So how about hiking up to get up close and personal with this beast? It’s not as dangerous as you might think, though of course your safety is not guaranteed when tempting the moods of a volcano. Several tour operators run trips up into the caldera, and some even let you camp out overnight, where you can perhaps watch fiery strombolian eruptions from your tent window and roast marshmallows over fumaroles or hot lava. It’s a quick and easy hike, but steep and at elevation so you may breathe heavy on the way up. You’ll certainly exhale once you get there and see rivers of molten magma at your feet.

Thrill Factor: The trail up is not necessarily scary, but you are playing around on an active volcano that last had a major eruption in 2013 and had a small paroxysm, or sudden eruption, in January 2014, so be aware of current volcanic monitoring (you can check on updates here) and be very careful inside the crater, especially around the hot spots and fumaroles. The payoff is you get to look at the workings inside an active crater, and it is one impressive show.

Take It Easy: You won’t have to worry about the fiery moods of Ma Nature, but you will appreciate the mandatory police escort (to protect from robberies) to the top of Cerro de la Cruz, the hill of the cross that overlooks the city of Antigua.

Huayna Picchu

Photograph by Guillaume Flandre, National Geographic Your Shot

Photograph by Guillaume Flandre, National Geographic Your Shot

Machu Picchu, Peru

Best for: Hikers who want a bit more action in their archaeological experience

Distance: 1,181 vertical feet

The hike to Machu Picchu, the Inca ruins high in Peru’s Andes that were abandoned 500 years ago, has been written up and lauded in countless best hike and travel features. And the destination is, no-surprise, filled with tourists seeking enlightenment on high. For good reason: The UNESCO World Heritage site is one of the most significant archaeological and still sacred sites on the planet. It’s also perched in a spectacular spot on what feels like the backbone of the world. The great Chilean poet Pablo Neruda wrote of it: “In you, like two parallel lines, / the cradle of the lightning-bolt and man / rocked together in a thorny wind.” Who wouldn’t want to go?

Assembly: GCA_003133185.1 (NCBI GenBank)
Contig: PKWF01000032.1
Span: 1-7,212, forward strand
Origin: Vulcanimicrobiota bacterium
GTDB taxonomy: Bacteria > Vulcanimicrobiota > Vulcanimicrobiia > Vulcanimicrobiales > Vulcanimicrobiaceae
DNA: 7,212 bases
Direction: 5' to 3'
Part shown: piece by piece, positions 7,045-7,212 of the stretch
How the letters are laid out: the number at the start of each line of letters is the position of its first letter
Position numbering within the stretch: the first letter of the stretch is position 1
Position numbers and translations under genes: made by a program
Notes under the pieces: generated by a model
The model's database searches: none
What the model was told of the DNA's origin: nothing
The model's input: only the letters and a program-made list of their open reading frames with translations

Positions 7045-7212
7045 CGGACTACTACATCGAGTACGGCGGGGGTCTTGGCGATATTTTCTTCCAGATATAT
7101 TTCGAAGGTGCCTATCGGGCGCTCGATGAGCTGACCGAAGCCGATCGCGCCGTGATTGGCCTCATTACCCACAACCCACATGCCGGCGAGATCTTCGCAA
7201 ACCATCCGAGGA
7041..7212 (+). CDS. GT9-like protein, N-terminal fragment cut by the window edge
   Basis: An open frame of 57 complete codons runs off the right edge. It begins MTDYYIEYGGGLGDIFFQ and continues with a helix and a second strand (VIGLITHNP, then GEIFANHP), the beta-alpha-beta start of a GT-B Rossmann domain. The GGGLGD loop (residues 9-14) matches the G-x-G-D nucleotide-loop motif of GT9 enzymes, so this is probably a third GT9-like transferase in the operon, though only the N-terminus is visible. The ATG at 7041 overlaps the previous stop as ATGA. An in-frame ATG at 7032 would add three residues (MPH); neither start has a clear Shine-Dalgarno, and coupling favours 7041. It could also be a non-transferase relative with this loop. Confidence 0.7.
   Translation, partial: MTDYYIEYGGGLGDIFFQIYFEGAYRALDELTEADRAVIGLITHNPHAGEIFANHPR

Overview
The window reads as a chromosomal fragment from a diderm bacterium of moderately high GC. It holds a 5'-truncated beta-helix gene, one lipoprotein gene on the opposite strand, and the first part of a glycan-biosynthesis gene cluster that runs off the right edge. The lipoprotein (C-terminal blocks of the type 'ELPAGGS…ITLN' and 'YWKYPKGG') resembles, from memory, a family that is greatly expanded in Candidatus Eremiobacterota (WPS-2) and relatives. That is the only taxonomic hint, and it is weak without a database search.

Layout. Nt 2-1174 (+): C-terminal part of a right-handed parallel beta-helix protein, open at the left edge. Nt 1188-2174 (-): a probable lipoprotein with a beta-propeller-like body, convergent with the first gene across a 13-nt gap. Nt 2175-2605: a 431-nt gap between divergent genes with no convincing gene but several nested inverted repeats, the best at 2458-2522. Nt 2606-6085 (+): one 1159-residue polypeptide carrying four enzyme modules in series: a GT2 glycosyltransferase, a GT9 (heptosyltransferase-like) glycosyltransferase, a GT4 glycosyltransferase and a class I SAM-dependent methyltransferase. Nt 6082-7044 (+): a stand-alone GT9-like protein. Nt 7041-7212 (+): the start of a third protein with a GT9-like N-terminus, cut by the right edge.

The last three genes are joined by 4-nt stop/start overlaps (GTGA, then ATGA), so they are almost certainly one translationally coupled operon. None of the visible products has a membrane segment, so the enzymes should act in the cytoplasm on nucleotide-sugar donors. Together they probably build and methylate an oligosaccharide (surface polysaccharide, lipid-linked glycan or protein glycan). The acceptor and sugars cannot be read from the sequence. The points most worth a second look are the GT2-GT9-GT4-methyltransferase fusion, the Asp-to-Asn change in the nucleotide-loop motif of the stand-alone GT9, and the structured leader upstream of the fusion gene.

Despite its lofty reputation, the actual Inca Trail hike to Machu Picchu is not all that thrilling, depending on how you decide to do it, and many hop on board a guided tour provided by anyone from REI to local operations (many more arrive via train). You may wheeze from the elevation and steep climbs and have to navigate thousands of stone steps, but it’s not that scary. Huayna Picchu is. The 8,924-foot, iconic pyramid peak juts up over 1,000 feet above Machu Picchu and requires a sketchy scramble that includes exposed ledges, stepping rocks sticking out of the cliff with only the abyss below, cable handholds, and slippery stone staircases. But it is worth it for the view out above the ruins and the surrounding Andes. The ruins at the top are thought to be those of Machu Picchu’s high priest, who would greet the sun from this very spot.

Thrill Factor: Huayna Picchu, also spelled Wayna Picchu, is steep with serious or deadly consequences if you fall in the wrong spot. Luckily, only 400 people are allowed to climb it each day, cutting down on the congestion a bit. That also means that quite a few people do successfully climb it, so it’s more fun than real danger.

Take It Easy: Avoiding Huayna Picchu and simply taking one of the various routes to Machu Picchu is enough adventure for most. Try the lesser known Ancascocha Trail (which we featured here).

Mount Huashan

Photograph by Vivian Lee

Photograph by Vivian Lee

Huashan National Park, China

Best for: Pilgrims and daredevils

Distance: 7.5 miles from the gate to the top of South Peak

The path along rickety planks hanging out over the void on China’s Mount Huashan have become a viral video sensation, showing up on “Craziest Hikes” lists everywhere. But that moniker is a bit of a misconception. The perilous, die-if-you-fall hike that looks like it was built by Spanky and the Little Rascals is just one small path on the massive Huashan, which is the westernmost of China’s Five Great Mountains (each of which is named for the cardinal directions and a center peak), ancient imperial pilgrimage sites sacred to Taoists and still drawing spiritual travelers and tourists to the temples perched on them. Huashan is not a single summit but a complex of five major peaks, the highest of which is the 7,087-foot South Peak. The Chang Kong Zhan Dao (or Sky Plank Road) is the boldest way access to the South Peak (which itself consists of three subpeaks). It’s a loony, fun ride of ladders, foot-wide wooden boards, cables, and steps hacked into the cliff—all hanging in the sky. You can rent via ferrata-type gear to protect yourself as you navigate it.

Ascending Huashan is a walk into the spiritual history of the mountain and China itself. For millennia—before the cable cars and hordes of tourists who swarm here now along many different paths—the way up Huashan was supposed to be difficult, testing the pilgrim who wished to find the way (or the Tao). Each of the granitic peaks can be accessed by a different hike (and two of them by cable car) or by a new loop trail at the top. Now, just because the Chang Kong Zhan Dao is not necessary to get to the top of all the summits doesn’t mean that the other ways up are cozy. The hikes often require ridiculously steep stairs (some of which have been chained off) and holding on to chain railings, on which you may notice hundred of locks attached. These are charms left by couples and families as wishes for love and good luck.